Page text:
Q: Is being single in your 40s difficult? (for those 40 year olds who aren’t married)? — 20-something
A: No more difficult than being married in your 40s:) — 40-something
This question came in and I hesitated to answer right away because it’s a big one. It could be half the subject of my book. As someone who’s been both single and not single in my 40s, and who has interviewed many women on both sides of the marriage equation, I definitely see the ups and downs of each. I will go ahead and start the conversation on single-hood in your 40s today.
I think the hardest part for some 40-something singles is the judgement of others. Part of the inspiration for writing my book (yes I’m in the process of turning all this into a book) was that so many 40-year-old women still feel a stigma about being single. I don’t want 20-somethings today to feel that stigma when they’re 40. It’s crazy. We finally have choices. For my mothers’ generation (think the movie Revolution Road), it was just expected that you would get married and have kids. If you weren’t happy with that, then there was something seriously wrong with you. You had to deal with it quietly as no one was going to lend a supportive ear. Today we know, in theory at least, that marriage and baby is not an automatic “pass go” to happiness. But on a personal level we keep feeling that it is somehow better.
One 40-something woman, who is quite otherwise happily single, said to me that she would rather tell people that she’s divorced than single because people think something is wrong with you. Try telling that to all the women who’ve gone through the difficulties of divorce.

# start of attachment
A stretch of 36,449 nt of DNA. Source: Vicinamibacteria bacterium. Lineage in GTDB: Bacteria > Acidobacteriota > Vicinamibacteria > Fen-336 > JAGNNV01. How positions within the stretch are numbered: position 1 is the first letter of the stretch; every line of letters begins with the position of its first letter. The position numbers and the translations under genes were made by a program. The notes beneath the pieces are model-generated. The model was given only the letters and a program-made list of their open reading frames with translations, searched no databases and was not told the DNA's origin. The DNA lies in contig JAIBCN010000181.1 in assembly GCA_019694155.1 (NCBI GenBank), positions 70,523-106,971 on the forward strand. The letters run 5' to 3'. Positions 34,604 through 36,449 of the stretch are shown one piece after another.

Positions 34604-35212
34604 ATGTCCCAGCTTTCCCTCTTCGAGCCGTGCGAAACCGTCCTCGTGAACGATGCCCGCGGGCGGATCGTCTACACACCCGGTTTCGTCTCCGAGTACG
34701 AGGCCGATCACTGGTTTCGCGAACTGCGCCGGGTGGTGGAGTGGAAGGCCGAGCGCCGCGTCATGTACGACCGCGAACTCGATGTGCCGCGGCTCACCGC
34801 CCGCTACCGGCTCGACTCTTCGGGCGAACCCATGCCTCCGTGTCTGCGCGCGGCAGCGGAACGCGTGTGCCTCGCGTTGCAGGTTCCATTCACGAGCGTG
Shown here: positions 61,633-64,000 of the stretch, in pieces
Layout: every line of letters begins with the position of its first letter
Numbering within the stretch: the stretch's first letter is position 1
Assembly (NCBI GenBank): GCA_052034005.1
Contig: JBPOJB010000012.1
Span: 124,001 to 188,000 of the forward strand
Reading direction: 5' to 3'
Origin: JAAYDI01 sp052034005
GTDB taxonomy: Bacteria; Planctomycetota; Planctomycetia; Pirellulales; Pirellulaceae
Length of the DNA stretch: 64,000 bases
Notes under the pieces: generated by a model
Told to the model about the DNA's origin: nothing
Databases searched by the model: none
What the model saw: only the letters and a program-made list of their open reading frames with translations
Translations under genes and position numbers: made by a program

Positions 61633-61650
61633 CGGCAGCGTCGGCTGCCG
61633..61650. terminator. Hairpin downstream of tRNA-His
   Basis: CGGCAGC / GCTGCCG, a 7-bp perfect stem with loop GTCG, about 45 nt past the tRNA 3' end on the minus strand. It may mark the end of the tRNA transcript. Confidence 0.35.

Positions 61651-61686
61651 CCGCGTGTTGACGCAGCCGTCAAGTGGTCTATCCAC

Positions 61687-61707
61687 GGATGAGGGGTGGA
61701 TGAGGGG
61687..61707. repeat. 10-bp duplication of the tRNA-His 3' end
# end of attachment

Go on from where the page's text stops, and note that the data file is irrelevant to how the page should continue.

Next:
I don’t dismiss the powerful affect that family pressure, society and media messages about couple-dom put on young women (rom-coms and coverage of the royal wedding to name a few), but I think some of the judgement is in our own heads. When it comes right down to it, it’s just another case of you thinking other people are spending way more time thinking about you than they do. You just have a lot more time in your head for you. Yes, we are fascinated by the Cinderella stories (and the break-down of them too) but that doesn’t apply to real life when we are dealing with our own day to day issues.
Just think about your friends that are single…vs. married…do you like them any differently because of their status? Probably not. Other lifestyle constraints may get in the way of spending more or less time with them, but you probably like them for reasons well beyond whether they are single or married. Similarly, have you ever looked at a divorced person and thought less of them for the simple fact that they are divorced? That would pretty much take out half of the once married population. So relax…you are probably putting more pressure on your “status” than anyone else is. And truthfully, if someone does judge you for that, they probably aren’t worth being friends with or dating.
I’m not pro marriage or being single…I’m pro figuring out what makes you happy and doing that for yourself rather than because of the expectations of others. The trends point to the fact that more people are staying single and there will be an increasing number of single people in our culture. So why do so many young women still feel the pressure. I read a figure the other day that 30% of divorced women knew it wasn’t right when they went down the aisle. So many of them went ahead down the aisle for people other than themselves. This is so true based on the women I’ve talked to.
My thought, let’s not propogate that stigma so we don’t continue to make the same mistakes. Here are a few things we all can do starting with ourselves: